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Tiddler is a little fish with a big imagination: “He blew small bubbles but told tall tales.” Every morning he is late for school, and every morning he arrives with a far-fetched story to explain his tardiness. Most of his fishy classmates dismiss his tales of riding seahorses, diving with dolphins and battling squid, but Little Johnny Dory likes his stories and tells them to his granny, who in turn shares them with her friends. One day, Tiddler’s daydreaming lands him in the middle of the ocean, desperately lost and alone. There he is surprised to hear his own tales being told and realises that following the chain of stories to their source is the only way he will be able to find his way home. This is a fun book about the power of stories.

Why it’s worth reading:
Tiddler has a zippy, buoyant rhythm that makes it the perfect read-aloud book. This author/illustrator pair are the same team behind The Gruffalo. Make sure you take a moment to identify the “Gruffalo Fish” in one of the pictures.

Best suits ages: 3 – 7.

Peck Peck Peck
By Lucy Cousins

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What pre-schooler doesn’t relish the opportunity to poke a finger through holes punched in the pages of a book? Peck Peck Peck is The Very Hungry Caterpillar on a sugar high. Little Woodpecker sets off to practise his new pecking skills and it turns out that he’s a natural.

“PECK PECK PECK
a magazine,
a picture of Aunt Geraldine,
an armchair,
a teddy bear
and a book
called Jane Eyre.”

Lucy Cousins, author/illustrator of the Maisy series, possesses the perfect instinct for what will appeal to very young children. My toddler loves this book, but it has enough cheeky humour (“I pecked the loo.”) to earn some giggles from a bunch of less-easily-amused 8-year-olds.

Why it’s worth reading:
Holes. Lots and lots of holes showing all the places Little Woodpecker has pecked. The rhyming inventory of all the objects he’s put holes in is very entertaining.

Best suits ages: 2 – 6

What the Ladybird Heard
By Julia Donaldson and Lydia Monks

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I’ve been doing an author study on Julia Donaldson with my junior primary classes this term, hence the inclusion of a second of her books (and it was tough to pick just two!). “Once upon a farm” lived the usual assortment of farm animals, that made the usual farm-animal noises. Except, of course, for the ladybird, who “said never a word.” But when that clever little ladybird observes two bad men plotting to steal the fine prize cow, it is up to her to devise a way of foiling their plans. No spoilers here, but let’s just say that her idea is both ingenious and hilarious, and the consequences for Hefty Hugh and Lanky Len are most satisfactory.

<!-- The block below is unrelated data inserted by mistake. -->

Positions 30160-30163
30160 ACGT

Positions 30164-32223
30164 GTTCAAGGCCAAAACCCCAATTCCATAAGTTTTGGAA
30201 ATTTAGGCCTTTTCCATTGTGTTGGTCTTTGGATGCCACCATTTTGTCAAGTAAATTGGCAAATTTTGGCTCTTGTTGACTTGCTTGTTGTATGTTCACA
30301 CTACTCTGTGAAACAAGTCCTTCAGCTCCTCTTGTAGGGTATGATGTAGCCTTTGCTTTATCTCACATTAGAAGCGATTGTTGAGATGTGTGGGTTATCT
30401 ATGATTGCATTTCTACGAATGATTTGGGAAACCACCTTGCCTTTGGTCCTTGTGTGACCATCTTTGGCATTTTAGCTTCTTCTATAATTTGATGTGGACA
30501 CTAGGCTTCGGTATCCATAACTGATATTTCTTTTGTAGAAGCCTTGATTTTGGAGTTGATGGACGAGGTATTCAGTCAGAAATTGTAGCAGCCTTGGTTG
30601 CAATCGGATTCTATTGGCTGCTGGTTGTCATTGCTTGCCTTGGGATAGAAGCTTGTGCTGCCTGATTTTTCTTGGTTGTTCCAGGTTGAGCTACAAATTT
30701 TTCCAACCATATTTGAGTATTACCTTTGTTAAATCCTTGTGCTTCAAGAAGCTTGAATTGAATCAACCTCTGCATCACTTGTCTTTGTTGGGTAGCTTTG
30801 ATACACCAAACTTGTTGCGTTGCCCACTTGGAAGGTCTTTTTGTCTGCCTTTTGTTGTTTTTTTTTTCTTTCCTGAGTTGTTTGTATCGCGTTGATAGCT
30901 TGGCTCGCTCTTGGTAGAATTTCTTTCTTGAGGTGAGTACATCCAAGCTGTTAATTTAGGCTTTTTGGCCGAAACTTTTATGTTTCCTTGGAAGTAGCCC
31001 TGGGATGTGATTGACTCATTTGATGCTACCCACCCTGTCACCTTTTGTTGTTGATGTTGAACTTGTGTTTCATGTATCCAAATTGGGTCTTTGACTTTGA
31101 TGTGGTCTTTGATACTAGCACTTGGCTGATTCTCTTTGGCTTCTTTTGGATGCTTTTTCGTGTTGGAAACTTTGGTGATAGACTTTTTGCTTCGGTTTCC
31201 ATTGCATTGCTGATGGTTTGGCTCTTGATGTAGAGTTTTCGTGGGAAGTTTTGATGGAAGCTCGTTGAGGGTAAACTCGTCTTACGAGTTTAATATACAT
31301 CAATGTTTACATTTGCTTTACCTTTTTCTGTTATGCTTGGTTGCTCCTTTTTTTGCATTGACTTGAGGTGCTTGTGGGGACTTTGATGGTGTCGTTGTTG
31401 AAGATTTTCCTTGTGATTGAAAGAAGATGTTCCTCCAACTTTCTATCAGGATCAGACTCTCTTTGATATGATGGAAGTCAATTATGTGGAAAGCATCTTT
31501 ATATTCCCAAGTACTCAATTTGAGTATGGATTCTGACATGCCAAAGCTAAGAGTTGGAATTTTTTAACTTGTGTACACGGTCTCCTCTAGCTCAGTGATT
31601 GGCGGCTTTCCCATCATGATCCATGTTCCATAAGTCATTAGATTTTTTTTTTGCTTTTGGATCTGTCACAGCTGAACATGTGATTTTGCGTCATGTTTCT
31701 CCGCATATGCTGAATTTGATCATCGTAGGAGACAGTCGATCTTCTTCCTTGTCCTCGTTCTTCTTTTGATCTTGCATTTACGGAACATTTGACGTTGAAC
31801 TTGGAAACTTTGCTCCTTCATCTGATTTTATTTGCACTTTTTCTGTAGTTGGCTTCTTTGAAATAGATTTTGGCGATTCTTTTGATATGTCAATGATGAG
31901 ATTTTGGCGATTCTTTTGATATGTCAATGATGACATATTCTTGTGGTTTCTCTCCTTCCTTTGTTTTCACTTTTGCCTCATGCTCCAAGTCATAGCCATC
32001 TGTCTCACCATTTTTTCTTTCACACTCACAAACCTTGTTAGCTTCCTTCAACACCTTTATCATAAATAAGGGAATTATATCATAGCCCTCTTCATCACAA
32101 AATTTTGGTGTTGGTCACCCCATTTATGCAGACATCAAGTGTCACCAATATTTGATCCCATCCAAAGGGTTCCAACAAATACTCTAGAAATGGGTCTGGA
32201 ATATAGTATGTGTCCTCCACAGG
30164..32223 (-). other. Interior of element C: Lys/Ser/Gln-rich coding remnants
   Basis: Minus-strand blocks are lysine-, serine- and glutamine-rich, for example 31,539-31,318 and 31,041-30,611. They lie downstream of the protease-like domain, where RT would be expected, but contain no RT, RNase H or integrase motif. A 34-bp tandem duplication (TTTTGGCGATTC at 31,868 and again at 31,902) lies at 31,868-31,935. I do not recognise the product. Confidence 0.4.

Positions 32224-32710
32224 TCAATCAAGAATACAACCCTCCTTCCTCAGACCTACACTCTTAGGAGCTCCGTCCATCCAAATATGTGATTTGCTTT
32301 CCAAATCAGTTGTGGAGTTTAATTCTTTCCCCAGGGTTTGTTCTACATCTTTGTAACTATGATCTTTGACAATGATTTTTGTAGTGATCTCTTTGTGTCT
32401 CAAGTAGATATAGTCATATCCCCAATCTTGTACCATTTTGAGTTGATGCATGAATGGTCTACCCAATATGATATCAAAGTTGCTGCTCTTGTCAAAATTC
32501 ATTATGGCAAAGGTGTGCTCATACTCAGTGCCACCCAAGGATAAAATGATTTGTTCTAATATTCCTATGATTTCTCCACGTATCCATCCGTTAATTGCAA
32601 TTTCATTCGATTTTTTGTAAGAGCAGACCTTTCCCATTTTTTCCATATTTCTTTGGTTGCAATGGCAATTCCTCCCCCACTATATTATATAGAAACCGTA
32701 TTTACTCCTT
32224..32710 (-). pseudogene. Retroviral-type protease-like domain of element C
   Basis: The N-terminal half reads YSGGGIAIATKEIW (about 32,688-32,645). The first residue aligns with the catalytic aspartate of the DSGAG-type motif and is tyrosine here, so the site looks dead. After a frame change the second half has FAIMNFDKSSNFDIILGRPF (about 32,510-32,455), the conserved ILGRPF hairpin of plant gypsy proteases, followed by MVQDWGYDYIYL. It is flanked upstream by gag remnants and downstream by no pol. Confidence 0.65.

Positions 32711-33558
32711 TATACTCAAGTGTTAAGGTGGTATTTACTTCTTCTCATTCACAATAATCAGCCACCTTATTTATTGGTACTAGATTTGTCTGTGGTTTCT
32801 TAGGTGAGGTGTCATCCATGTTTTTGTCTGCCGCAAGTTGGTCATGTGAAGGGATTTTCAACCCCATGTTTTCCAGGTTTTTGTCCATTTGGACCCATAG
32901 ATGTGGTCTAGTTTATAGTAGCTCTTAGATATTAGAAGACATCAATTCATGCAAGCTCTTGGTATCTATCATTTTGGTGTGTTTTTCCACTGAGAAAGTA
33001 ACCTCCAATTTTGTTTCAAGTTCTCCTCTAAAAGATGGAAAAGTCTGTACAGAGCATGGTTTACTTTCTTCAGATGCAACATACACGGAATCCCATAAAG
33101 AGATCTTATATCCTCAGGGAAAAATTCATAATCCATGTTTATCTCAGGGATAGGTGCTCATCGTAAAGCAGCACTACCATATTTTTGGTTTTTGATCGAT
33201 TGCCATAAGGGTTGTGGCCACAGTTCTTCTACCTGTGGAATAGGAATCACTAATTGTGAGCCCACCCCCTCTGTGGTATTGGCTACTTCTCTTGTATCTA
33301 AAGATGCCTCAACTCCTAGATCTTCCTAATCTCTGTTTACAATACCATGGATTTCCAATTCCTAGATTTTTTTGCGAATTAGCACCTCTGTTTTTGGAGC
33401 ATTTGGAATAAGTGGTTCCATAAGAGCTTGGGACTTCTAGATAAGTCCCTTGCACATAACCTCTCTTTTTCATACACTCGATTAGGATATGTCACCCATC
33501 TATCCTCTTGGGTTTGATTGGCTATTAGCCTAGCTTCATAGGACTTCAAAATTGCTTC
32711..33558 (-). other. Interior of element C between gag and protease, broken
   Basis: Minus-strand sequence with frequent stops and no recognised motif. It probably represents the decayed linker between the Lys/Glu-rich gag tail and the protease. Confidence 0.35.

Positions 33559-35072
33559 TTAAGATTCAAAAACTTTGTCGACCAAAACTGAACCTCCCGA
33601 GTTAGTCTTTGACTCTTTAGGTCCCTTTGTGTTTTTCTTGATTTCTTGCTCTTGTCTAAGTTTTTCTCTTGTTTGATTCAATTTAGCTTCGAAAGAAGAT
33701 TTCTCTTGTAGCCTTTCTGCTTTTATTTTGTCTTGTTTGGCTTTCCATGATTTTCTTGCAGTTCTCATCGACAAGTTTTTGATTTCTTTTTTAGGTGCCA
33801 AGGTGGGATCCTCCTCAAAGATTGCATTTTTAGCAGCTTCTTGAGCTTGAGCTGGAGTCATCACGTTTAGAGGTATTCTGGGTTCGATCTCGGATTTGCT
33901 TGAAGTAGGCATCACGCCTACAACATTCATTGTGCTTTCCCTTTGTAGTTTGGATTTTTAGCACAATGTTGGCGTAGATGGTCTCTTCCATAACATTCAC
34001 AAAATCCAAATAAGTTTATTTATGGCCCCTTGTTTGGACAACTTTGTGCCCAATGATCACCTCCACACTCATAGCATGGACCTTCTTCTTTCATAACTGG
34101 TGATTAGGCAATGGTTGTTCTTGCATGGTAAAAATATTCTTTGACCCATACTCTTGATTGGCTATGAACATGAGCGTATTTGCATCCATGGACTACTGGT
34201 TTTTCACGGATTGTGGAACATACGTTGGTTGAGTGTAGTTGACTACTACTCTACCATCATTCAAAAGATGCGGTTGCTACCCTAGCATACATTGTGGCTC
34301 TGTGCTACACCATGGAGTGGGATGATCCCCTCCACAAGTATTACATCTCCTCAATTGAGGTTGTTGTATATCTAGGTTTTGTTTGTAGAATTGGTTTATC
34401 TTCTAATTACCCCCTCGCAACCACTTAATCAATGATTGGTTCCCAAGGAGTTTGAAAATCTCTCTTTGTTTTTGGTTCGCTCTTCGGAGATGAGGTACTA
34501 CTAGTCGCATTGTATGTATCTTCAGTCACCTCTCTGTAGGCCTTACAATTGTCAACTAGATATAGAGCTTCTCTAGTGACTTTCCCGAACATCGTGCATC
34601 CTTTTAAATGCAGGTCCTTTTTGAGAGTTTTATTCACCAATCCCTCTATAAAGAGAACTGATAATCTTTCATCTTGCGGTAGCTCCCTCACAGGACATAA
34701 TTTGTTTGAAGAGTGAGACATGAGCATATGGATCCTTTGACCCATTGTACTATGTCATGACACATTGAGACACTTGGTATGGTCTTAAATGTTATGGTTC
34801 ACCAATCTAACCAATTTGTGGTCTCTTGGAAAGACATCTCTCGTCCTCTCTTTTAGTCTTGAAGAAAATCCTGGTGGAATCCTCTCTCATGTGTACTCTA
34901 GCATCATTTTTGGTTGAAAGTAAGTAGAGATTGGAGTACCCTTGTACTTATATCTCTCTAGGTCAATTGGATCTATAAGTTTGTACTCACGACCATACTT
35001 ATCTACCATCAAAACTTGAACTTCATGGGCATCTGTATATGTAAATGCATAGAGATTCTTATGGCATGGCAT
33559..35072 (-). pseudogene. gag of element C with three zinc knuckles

Why it’s worth reading:
Young kids are invariably fans of sounds in books, and this one has a barnyard full. The animal noises, combined with the easy rhyme makes this the kind of book that invites participation. My daughter knew the whole thing by heart after a few readings. The story is perfectly pitched to a junior primary level, with a simple but engaging plot and plenty of humour.

Best suits ages: 3 – 7.

Silver Buttons
By Bob Graham

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At 9.59 on Thursday morning, as Jodie is putting the finishing touches on her picture of a duck, her little brother takes his first steps. Meanwhile, all over the neighbourhood and beyond, people are busy living out both small and grand moments: a child is posting sticks and stones through a gate, a man is buying fresh bread from a baker, children are sailing boats in a fountain, a baby is born. The book’s opening pages display all the domestic minutiae of Jodie’s family life, before panning out to show her street, neighbourhood, local beach and finally the far horizon.

Why it’s worth reading:
It’s the detail of each scene – both in the written descriptions and the illustrations – that carries you along for the journey. The book would be a perfect and gentle launchpad to discussions on a whole range of topics, such as local and world events, and similarities and differences between people.

Best suits ages: 4 – 8.

What was the best picture book you read this month? I would love to hear!

The Comedy Act

When she’s in a particularly good mood after her bath, my five-year-old daughter likes to dabble in a bit of physical comedy. She throws her underwear into the air, cries “Where’s my knickers?” and spends the next minute scrabbling madly around the room pretending to search for them, while her two-year-old brother just about hyper-ventilates from laughter. It’s HILARIOUS. My toddler has never once attempted to imitate this comedy act, but he heartily enjoys the show.